Poetic devices are used to paint a meaningful picture with words. You can apply metaphors, similes, and other effects to explain your thoughts better. And they’ll make your songs more relatable. Here are four that every songwriter should experiment with.
This device is used to create flow among words. The effect depends on the sound of the beginning consonant or vowel, as well as the word itself. Alliteration with Ps can make the singer sound like he is spitting words out in angst or disgust. Alliteration with S’s can sound like hissing. Alliteration with W’s, like in the Beatle’s song “Let it Be,” can give a very smoothened, consistent sound to lyrics. “Whisper words of wisdom, let it be.”
Often, people can’t tell how you feel about a particular situation, unless you compare it to something more relatable. For example, Switchfoot’s “Your Love is a Song” equates the feeling of love with the feeling of music. “Ooh your love is a symphony. All around me, running through me.” Just as a symphony is graceful, calming, and absorbing, so too is love. Use metaphors and similes to enhance description.
Make animals or objects relatable to us by giving them human thoughts or actions. In other words, project your own feelings onto other things. For example, in Death Cab for Cutie’s “Crooked Teeth,” tears (or hanging branches and leaves) of a willow tree are personified. “It just hung in the air and refused to fall.” Here, they are portrayed as willfully not falling and holding back. This conveys trying to be strong and not showing sadness.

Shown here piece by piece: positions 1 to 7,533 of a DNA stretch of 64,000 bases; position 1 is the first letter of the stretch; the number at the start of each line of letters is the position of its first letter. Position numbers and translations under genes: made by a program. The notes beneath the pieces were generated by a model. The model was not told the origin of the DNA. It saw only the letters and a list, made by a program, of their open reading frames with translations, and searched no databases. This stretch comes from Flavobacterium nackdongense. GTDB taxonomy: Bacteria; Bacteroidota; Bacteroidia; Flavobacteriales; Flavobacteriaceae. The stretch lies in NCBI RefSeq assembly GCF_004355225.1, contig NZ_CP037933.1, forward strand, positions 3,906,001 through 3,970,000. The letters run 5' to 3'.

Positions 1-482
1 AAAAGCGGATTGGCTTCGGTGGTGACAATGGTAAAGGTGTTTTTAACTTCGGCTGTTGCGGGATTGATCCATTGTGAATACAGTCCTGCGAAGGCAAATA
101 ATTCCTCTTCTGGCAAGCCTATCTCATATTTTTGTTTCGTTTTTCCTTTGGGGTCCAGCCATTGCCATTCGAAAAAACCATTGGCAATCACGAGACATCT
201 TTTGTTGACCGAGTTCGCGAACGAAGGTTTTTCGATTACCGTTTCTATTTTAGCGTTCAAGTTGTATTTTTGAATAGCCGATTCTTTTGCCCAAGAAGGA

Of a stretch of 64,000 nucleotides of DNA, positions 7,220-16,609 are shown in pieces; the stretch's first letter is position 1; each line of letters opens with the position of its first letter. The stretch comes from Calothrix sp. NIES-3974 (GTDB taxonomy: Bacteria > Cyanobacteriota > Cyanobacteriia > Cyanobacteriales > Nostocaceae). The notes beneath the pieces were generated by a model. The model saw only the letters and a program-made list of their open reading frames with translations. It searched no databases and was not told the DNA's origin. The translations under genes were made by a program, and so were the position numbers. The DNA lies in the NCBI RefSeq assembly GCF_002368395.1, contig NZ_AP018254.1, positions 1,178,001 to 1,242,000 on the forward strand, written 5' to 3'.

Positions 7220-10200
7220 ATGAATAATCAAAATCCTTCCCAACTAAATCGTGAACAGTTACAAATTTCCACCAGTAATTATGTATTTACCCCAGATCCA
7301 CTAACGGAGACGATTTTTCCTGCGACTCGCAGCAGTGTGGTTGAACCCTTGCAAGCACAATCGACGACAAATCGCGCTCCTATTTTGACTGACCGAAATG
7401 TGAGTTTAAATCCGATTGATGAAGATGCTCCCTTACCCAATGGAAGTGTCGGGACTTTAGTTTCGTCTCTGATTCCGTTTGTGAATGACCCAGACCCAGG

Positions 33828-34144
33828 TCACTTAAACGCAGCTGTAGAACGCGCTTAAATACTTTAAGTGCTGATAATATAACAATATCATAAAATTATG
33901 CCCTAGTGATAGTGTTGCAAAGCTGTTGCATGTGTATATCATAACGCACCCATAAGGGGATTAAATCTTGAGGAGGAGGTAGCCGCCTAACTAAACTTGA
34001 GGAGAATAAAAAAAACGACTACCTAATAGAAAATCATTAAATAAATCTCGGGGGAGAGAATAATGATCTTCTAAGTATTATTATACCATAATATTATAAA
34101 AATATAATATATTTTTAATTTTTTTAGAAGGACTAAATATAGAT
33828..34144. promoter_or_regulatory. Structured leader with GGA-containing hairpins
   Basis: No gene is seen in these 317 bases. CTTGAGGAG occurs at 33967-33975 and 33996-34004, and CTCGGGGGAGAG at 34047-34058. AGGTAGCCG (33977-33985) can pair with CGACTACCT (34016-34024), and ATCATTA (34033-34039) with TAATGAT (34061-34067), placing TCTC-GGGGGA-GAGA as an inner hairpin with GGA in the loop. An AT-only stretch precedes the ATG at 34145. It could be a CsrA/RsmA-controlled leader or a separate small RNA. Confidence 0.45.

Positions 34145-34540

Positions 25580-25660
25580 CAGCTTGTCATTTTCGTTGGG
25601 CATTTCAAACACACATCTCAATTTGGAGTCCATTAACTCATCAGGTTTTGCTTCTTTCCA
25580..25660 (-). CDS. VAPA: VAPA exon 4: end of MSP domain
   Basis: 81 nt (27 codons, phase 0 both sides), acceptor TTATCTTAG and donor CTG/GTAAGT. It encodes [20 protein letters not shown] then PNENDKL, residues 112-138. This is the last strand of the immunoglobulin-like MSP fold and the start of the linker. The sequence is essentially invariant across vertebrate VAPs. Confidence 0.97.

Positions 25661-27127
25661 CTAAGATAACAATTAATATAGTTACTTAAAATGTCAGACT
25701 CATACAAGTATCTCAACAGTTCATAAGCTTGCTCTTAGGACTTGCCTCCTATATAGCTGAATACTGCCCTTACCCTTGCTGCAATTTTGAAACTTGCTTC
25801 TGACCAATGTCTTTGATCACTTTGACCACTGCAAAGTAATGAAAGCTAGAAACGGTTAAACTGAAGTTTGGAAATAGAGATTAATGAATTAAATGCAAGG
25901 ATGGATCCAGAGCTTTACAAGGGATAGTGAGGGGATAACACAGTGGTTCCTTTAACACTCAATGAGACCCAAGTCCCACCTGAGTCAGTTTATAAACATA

Apply this device when you want to emphasize the point you make. In Cage the Elephant’s “Shake Me Down,” the vocalist sings, “I’ll keep my eyes fixed on the sun.” He does not literally mean he will be staring at the blinding sun in the sky. Rather, he paints a picture of staying hopeful and optimistic, without explicitly stating that. Hyperboles give exaggeration for effect.
Using too many literary devices in one song can make it confusing. But using just the right amount will make it sound enchanting.
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Michelle Nguyen is a writer whose passions include music, sports, health, and wellness. She loves playing drums and bass guitar, as well as swimming. If she indirectly helps you write the next “Stairway to Heaven,” she will be very happy.